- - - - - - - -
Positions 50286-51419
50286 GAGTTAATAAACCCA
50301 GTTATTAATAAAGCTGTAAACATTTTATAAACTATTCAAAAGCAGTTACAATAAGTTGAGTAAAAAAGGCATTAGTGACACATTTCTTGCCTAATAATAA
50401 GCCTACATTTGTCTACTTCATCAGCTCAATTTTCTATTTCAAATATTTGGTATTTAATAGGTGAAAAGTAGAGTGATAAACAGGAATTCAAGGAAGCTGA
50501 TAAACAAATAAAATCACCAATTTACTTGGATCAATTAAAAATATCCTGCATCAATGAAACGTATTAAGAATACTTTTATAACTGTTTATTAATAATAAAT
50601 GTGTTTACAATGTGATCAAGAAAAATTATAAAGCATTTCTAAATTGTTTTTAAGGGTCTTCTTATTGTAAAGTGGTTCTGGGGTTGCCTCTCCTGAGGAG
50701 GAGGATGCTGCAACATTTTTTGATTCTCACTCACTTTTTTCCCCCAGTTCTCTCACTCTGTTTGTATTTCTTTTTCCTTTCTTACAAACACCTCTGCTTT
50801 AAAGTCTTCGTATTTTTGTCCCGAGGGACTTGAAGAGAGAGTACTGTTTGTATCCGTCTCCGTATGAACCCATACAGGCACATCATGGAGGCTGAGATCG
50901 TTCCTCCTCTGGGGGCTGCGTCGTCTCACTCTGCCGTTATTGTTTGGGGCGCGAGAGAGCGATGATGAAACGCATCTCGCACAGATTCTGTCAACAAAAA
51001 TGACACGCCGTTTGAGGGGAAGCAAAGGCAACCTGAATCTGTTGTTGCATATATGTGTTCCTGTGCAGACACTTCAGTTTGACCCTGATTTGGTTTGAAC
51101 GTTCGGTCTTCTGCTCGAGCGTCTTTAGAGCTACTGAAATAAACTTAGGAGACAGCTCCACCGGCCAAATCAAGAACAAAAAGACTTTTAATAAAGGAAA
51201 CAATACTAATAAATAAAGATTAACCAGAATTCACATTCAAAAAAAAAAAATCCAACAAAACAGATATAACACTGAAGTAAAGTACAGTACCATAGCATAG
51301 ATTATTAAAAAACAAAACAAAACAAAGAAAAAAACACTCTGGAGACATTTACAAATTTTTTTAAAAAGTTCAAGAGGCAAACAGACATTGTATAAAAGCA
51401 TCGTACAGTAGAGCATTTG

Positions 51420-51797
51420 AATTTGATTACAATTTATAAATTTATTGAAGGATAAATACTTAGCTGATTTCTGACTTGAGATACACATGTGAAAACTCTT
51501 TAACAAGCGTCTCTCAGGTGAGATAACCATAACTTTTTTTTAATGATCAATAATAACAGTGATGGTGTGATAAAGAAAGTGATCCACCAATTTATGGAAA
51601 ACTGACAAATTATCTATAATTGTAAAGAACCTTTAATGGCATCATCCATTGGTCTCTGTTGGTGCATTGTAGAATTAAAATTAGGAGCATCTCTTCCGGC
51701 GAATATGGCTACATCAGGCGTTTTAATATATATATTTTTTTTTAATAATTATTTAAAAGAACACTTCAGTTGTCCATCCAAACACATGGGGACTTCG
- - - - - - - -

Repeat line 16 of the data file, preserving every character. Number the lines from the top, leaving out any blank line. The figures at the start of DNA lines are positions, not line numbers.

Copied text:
51420 AATTTGATTACAATTTATAAATTTATTGAAGGATAAATACTTAGCTGATTTCTGACTTGAGATACACATGTGAAAACTCTT